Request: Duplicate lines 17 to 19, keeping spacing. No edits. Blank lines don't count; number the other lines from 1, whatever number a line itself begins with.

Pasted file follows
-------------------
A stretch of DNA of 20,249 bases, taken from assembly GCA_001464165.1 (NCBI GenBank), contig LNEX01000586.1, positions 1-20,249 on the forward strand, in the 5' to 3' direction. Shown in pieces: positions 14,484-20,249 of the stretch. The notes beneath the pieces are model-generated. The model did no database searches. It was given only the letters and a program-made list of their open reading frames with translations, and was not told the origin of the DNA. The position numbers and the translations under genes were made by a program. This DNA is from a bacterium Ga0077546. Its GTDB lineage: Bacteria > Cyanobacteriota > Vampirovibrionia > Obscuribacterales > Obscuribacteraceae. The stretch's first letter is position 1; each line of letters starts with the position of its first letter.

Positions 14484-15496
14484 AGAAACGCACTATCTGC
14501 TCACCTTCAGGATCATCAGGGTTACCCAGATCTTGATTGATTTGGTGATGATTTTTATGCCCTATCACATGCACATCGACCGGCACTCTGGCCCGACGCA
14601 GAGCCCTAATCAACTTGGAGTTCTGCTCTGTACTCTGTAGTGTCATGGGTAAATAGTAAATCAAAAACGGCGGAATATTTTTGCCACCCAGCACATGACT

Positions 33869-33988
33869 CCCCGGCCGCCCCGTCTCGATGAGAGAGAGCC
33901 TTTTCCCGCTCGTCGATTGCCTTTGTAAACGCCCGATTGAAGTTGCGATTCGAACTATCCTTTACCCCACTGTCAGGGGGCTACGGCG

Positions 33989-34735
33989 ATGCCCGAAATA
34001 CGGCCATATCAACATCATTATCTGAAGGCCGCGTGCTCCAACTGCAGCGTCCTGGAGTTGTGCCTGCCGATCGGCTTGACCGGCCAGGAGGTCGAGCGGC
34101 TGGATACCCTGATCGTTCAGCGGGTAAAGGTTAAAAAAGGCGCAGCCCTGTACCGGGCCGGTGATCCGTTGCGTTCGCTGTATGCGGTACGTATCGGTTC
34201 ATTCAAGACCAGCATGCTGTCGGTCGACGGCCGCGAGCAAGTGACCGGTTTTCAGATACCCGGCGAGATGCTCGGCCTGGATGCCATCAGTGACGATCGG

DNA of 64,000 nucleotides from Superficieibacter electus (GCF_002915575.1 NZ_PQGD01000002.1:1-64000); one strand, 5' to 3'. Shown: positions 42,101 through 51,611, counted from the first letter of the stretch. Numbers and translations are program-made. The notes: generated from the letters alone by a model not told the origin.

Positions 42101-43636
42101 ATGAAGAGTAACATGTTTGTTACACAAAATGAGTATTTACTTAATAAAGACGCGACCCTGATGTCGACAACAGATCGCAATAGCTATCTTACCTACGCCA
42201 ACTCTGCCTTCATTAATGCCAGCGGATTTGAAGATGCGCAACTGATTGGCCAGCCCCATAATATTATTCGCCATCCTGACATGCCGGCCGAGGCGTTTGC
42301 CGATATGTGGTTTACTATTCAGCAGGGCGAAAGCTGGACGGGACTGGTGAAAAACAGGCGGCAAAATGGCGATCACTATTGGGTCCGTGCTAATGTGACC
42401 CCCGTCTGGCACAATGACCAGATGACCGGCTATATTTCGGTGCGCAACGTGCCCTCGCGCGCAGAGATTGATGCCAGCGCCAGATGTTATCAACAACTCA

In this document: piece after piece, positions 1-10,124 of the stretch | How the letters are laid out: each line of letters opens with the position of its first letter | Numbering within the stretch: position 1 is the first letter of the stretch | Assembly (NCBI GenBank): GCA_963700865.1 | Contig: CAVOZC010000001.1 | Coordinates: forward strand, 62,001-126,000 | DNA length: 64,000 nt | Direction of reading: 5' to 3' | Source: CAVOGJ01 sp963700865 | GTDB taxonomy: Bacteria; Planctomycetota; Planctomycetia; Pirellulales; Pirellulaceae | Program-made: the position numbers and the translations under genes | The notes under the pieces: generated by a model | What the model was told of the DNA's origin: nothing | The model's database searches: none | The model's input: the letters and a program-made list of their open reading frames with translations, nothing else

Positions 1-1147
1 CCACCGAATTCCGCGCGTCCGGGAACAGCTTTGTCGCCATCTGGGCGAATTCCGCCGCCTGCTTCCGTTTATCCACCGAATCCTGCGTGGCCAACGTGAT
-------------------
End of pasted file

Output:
42201 ACTCTGCCTTCATTAATGCCAGCGGATTTGAAGATGCGCAACTGATTGGCCAGCCCCATAATATTATTCGCCATCCTGACATGCCGGCCGAGGCGTTTGC
42301 CGATATGTGGTTTACTATTCAGCAGGGCGAAAGCTGGACGGGACTGGTGAAAAACAGGCGGCAAAATGGCGATCACTATTGGGTCCGTGCTAATGTGACC
42401 CCCGTCTGGCACAATGACCAGATGACCGGCTATATTTCGGTGCGCAACGTGCCCTCGCGCGCAGAGATTGATGCCAGCGCCAGATGTTATCAACAACTCA